The answer 9b - By living according to your Word
The answer explained 10-16 - The Psalmist offers seven steps to the reader to accomplish staying pure:
1. Seeking 10
With single-mindedness seek to understand your life and your world through the grid of the Word.
2. Treasuring 11
Give the Word great value! Center your life on it. Bury it in the depth of your soul.
3. Depending 12
Look to God to teach you what the Word means. Compare Scripture with scripture.
4. Expressing 13
Speak to yourself and others the instructions of God.
5. Enjoying 14
Take even greater delight in the Word than you would in a million dollar tax=free gift.
6. Meditating 15
Talk (express out loud) your way through thinking God’s Word and then honor it with obedience.
7. Delighting 16
Enjoy your life that God has given, but most of all delight in God’s Word—in doing so you are delighting in the Lord.
Prayer - Father, sometimes I am not sure I really understand what it looks like to seek you with my whole heart. But my desire is that you will not let me wander from your commandments. The Word has become the treasure of my heart. I thank you for its impact on my life. By your Holy Spirit ever my teacher be that the Word might speak your instructions into my life. Lord, I rejoice in your Word when I meditate upon it. It is honey to my soul in the beauty of instruction, guidance and challenge. Amen!
1. Using a scale of 1—5 rate yourself on each of the seven steps (1-poor -- 5 great).
2. Pick the one you rate lowest and determine a method to improve. Share this with a trusted friend and ask that friend to hold you accountable to your plan.
3. Is there a particular sin that you need to tackle? What is it? ____________. Ask God to guide you to the Scripture that will help you in the overcoming process.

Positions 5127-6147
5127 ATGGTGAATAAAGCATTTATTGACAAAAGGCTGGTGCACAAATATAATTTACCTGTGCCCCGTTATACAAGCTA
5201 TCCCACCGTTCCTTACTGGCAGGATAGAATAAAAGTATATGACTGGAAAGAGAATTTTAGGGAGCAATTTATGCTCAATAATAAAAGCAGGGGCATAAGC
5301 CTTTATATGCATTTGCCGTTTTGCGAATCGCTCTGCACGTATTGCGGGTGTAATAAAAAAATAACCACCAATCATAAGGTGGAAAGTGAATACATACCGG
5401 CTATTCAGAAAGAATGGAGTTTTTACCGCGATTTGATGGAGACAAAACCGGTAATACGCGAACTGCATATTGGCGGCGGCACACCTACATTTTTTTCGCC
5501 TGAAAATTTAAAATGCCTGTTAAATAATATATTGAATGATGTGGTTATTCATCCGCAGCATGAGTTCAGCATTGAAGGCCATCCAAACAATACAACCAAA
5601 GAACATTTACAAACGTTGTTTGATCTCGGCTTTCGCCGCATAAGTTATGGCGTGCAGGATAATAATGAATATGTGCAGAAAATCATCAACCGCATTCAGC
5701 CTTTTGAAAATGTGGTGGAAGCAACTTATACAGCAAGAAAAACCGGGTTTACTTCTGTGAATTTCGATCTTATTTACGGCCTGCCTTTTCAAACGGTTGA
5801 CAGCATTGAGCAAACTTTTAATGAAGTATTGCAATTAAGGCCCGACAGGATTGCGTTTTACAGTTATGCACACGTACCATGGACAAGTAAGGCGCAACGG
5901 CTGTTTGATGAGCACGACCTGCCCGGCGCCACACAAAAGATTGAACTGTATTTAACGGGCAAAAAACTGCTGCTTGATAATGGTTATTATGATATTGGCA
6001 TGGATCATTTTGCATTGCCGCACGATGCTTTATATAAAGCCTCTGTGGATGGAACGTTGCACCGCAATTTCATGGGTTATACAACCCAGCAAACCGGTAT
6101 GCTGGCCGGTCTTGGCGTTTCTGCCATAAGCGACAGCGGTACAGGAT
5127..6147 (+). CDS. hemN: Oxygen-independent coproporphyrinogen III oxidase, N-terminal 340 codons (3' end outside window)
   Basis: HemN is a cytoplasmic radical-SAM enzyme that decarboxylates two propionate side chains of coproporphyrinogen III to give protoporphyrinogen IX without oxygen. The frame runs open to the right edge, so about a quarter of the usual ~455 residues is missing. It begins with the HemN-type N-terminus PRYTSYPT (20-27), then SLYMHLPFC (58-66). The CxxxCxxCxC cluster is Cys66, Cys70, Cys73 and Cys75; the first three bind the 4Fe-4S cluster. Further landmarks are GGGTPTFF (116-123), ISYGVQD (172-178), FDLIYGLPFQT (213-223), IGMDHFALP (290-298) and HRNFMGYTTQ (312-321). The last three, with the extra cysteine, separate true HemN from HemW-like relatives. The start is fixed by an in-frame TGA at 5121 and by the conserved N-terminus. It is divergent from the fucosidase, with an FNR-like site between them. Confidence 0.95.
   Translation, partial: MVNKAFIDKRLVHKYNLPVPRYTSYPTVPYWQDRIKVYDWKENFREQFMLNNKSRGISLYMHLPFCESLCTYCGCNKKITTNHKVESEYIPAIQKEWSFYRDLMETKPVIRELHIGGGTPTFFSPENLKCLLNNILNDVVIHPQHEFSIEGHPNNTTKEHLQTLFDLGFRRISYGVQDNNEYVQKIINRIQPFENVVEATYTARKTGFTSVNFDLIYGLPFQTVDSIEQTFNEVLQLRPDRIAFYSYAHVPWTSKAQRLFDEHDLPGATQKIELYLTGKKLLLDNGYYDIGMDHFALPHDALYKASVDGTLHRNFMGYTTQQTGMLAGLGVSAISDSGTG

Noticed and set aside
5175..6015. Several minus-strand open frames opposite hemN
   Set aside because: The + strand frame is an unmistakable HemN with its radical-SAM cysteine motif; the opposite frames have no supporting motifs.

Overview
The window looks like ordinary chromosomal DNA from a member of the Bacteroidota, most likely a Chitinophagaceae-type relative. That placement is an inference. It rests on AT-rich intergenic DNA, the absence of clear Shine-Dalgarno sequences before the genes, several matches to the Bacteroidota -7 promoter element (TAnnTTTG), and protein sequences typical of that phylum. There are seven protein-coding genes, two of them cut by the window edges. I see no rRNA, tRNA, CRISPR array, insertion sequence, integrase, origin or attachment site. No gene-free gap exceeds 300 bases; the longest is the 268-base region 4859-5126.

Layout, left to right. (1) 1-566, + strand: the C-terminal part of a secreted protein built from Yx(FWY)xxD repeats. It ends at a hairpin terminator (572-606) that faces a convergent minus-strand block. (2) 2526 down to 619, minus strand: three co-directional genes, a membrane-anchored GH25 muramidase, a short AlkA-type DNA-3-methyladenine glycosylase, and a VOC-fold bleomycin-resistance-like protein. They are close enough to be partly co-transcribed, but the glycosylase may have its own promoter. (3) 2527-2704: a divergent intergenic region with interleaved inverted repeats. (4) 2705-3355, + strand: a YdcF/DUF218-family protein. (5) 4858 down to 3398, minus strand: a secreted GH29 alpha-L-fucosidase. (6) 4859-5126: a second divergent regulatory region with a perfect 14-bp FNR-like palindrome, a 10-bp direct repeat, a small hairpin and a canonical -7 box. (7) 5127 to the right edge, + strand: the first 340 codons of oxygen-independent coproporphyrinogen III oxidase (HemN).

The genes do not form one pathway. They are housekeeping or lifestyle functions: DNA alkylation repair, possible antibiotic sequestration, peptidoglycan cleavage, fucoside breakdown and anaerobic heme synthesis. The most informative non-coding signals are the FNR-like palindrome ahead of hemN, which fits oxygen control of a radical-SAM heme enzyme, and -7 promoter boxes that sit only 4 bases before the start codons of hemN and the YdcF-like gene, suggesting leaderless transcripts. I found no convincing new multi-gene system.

One Dimensional Leadership
Noel P. Sanderson, M.Ed., D.D.
Dr. Sanderson is an Associate Professor at Trinity Gradute School in Ellendale, ND. He serves on the International Board of Bridges for Peace.
AN EXCERPT FROM THE BOOK
It has been my experience that so much of what we understand about leadership has been one-dimensional. This means that we think and act in only one way or mode. We cannot or will not see or embrace alternative models of leadership. We can become stuck. Leadership models whether at a national or local church level can become restricted to one paradigm. This may work in denominations that are very hierarchical or centralized as well as in churches of under 80 in attendance.
Some leaders have been prevented from attaining true God inspired fruit in their ministry because they have been an ill fit for the leadership environment in which they have functioned. This is paradigm lock and it can be deadly for both the church and the leader. It is to keep a square peg in a round hole. Interest groups who want their pastor to be less of a leader have often redirected him or her towards less fruitful ministry so that they do not lose control of “their” church. One-dimensional leaders and leadership models tend to be known for power struggles or unhealthy power centers. In some small churches this is often one or two large families.